Even with three kids this doesnt amount to much after i sort stuff in june.

Also as kids get older they produce much less paper and art work. My middle schoolers do almost everything digitally now.


Debbie November 6, 2017 at 3:14 pm

I do the same with my kids’ artwork. As I add to their collection box after culling through a year’s worth, I pull out old pieces that no longer have as much meaning to me (or them) and recycle them. It’s amazing how in a year’s time, something that was a “must keep” is no longer as meaningful and has quickly been forgotten.


Bee November 6, 2017 at 12:18 pm

There are a series of 3 short YouTube videos based upon this study called “A Clutter Life’s: Middle Class Abundance.” It was produced by University of California Television. They are enlightening and frightening.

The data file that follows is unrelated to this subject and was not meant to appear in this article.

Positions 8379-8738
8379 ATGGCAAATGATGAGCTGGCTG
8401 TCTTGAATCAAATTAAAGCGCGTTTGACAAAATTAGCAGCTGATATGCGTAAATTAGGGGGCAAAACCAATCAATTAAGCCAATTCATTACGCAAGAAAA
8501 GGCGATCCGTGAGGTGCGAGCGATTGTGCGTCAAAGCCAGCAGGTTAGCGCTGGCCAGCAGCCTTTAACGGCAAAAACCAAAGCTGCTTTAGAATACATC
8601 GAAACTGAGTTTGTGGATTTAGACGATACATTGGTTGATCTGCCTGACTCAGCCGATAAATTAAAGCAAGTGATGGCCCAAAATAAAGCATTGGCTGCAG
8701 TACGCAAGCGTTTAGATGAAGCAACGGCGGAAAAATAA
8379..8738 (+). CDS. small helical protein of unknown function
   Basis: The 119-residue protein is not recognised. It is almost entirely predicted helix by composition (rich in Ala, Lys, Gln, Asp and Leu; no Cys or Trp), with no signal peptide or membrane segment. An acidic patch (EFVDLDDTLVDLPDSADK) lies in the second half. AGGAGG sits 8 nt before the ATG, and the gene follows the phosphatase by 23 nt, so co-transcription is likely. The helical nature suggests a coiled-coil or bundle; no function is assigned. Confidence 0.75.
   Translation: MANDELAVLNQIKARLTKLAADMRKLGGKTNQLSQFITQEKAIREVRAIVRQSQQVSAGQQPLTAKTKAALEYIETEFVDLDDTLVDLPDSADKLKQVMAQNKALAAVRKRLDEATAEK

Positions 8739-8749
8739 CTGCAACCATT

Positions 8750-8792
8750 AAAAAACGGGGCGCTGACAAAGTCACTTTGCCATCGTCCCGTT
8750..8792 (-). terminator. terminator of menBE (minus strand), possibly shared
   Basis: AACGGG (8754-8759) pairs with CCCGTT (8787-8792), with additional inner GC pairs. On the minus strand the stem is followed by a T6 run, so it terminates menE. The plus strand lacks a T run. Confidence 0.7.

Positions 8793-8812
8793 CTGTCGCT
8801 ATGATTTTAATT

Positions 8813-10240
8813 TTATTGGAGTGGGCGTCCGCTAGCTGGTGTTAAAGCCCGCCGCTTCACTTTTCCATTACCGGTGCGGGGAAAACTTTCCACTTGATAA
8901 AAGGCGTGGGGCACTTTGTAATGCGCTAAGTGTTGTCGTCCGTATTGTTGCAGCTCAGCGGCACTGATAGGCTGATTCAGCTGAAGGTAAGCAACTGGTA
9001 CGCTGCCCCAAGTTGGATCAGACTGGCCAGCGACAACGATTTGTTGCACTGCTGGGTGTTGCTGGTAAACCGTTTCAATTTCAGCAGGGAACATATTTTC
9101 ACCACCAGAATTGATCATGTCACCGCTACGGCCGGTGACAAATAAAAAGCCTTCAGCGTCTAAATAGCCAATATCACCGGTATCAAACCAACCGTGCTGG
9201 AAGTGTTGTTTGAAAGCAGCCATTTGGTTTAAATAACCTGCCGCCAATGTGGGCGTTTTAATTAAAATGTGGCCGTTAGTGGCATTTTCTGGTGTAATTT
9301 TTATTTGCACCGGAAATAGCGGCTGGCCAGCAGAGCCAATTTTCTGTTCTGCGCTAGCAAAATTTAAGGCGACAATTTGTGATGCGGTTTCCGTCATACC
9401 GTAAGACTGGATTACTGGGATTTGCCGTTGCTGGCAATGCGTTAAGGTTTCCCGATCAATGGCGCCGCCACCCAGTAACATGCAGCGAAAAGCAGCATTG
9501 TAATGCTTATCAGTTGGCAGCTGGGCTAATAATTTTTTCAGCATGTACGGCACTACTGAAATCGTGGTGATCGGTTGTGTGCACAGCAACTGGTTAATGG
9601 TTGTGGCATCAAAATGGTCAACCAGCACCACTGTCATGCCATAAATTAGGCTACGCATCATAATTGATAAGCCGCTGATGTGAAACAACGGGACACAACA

I was brought up to think about my purchases. My parents bought what they needed and used things up. If they no longer had a need for something, they passed it on to someone who did. I try to be mindful in the same what. However, I still have “stuff.”

Technology is changing so quickly. Things become outdated or can no longer be used. I just packed up a box of video cassettes. My VCR no longer works, and we haven’t watch any of them f or years. I’m not sure what to do with them.. They are almost as hard to get rid of as an analog TV.


kathleen November 6, 2017 at 5:02 pm

Thanks, Bee. I was just wondering what to watch tonight. It’s on now.


Linda M November 6, 2017 at 3:13 pm